Book with a tour operator or independently?

    Will you be booking your ski holiday with one of the big tour operators, such as Crystal or Inghams, through a small independent tour operator or doing your own thing and booking flights, transfers and accommodation independently? If you are thinking about travelling independently, consider totting up all of the costs before you go, and see if you can't find a cheaper package.

    The giants have better economies of scale and therefore can offer fantastic ski deals, especially early in the season. Smaller independent operators also offer excellent value for money partly because 'they're able to react more quickly to changes in demand, and therefore adapt,' says Ian Bradley of the Association of Independent Tour Operators (AITO).

    'One thing we have noticed,' says Marion Telsnig of Crystal 'is a downgrading of budgets, for example from £800 per person to £700.' It is a no-brainer that to be able to afford their yearly slice of powdery heaven this winter, the majority of skiers are looking to cut costs and budget and shopping around to get the best deals.

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    Tips to get more skiing for your money

    Book early - especially for high altitude and snow-sure resorts, as the days of prices falling closer to the departure date are long gone. Prices will rise late in the season when capacity is limited relative to demand.

    Be flexible - surf the net for the best ski deals. Some ski tour operators offer free ski lift passes, free childcare, a percentage off the price, or even 'one goes free' for larger groups. The ski resorts on offer may not be the one you had in mind, though. Check out skideal.com, igluski.com, and directski.com as well as the big tour operators like Inghams, Crystal and Neilson. See family specialists Ski Esprit and Ski Famille for 'One child goes free' or even 'Granny goes free' deals.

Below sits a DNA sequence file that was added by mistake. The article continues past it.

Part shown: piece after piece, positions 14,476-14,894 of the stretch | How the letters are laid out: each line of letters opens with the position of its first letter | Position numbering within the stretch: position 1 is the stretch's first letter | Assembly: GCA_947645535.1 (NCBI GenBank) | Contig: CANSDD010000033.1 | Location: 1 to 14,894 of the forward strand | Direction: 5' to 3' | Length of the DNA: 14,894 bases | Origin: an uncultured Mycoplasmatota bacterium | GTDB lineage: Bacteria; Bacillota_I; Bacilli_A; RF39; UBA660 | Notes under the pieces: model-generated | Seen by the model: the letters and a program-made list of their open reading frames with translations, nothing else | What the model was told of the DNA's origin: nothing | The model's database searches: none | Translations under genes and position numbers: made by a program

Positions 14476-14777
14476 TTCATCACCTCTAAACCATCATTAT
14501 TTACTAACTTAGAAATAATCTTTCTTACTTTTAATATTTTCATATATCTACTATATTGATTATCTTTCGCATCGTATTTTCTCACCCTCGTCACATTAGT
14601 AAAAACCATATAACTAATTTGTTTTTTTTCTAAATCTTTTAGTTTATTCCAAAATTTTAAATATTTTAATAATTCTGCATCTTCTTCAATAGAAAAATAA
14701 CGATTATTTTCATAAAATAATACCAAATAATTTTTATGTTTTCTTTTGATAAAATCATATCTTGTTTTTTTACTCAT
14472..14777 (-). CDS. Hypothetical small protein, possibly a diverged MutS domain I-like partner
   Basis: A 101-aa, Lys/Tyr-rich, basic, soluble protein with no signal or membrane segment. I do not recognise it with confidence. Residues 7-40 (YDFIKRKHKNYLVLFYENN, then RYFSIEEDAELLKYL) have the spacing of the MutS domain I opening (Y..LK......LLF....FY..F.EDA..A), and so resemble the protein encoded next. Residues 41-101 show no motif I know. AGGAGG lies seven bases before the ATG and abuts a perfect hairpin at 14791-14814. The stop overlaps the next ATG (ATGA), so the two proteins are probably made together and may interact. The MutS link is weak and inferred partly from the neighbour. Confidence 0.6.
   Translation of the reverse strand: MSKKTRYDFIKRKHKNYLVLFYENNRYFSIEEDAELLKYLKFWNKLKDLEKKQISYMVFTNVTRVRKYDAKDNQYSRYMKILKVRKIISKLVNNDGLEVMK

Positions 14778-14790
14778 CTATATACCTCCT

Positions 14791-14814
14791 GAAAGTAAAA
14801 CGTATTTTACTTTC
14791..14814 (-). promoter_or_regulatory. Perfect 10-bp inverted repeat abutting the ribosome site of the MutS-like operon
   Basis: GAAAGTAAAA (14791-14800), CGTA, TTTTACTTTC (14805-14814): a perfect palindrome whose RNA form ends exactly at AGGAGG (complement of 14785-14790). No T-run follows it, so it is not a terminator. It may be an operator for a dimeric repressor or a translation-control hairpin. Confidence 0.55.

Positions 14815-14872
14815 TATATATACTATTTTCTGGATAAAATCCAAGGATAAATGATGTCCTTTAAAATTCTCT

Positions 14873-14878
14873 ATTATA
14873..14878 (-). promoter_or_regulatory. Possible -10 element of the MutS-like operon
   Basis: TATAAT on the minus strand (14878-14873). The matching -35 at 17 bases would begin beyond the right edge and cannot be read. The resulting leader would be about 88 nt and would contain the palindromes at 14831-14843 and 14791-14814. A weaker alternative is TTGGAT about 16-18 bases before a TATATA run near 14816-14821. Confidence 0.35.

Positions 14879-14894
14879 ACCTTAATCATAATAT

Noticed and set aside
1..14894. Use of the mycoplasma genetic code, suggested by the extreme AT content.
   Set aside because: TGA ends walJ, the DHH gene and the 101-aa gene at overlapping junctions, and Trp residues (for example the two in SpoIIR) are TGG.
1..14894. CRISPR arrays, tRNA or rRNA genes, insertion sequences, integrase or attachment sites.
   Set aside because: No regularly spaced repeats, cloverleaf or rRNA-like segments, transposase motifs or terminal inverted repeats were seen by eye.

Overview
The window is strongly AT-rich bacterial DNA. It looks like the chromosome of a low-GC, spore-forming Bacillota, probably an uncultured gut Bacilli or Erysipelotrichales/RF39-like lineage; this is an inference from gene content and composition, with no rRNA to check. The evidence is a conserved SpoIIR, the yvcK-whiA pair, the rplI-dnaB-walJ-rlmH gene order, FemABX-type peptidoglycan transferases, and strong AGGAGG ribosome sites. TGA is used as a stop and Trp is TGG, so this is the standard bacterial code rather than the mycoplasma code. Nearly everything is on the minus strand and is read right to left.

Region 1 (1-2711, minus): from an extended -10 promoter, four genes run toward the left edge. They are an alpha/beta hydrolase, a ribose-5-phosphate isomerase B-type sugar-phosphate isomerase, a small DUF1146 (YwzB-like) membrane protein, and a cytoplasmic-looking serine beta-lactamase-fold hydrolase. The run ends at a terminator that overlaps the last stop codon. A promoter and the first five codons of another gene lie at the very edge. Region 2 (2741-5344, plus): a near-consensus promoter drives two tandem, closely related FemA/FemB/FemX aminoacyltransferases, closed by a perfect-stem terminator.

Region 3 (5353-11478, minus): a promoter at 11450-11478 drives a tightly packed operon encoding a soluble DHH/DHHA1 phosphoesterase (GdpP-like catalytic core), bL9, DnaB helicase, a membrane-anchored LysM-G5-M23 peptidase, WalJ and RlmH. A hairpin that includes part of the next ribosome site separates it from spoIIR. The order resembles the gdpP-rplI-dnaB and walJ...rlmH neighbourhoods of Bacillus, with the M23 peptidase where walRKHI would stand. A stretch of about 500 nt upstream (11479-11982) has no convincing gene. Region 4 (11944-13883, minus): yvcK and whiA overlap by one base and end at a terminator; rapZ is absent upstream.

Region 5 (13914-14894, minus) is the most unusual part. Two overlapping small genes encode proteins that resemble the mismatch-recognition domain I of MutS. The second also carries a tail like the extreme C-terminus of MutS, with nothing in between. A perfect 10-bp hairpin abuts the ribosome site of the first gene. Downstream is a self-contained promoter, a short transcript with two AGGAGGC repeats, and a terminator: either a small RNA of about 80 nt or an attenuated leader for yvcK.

Avoid fuel surcharge - if you are going across the pond for your snowy thrills, book yourself on to a chartered flight, such as the Crystal flight to Calgary, as they will absorb the costs of fuel surcharges, rather than you if it is a scheduled flight.

    Pay attention to detail - compare prices of ski holiday options in detail. You'll need to budget for: travel, transfers, accommodation, ski lift passes, travel insurance, food, ski equipment hire (unless you have your own) and watch out for baggage allowances and charges.

    Financial Protection - pay by credit card rather than debit card and if you book with a small tour operator that's a member of AITO or ABTA, you are financially protected in case the flight company or the independent tour operator goes bust. Check the small print for other companies.

    Exchange rates - if you fear that the Dollar or Euro will go up further against the Pound, consider a prepaid currency debit card, such as the one offered by FairFX (FairFX.com), which effectively freezes the exchange rate at its current standing or buy foreign currency well ahead of time if you're happy with the prevailing exchange rates.

    Christine Ottery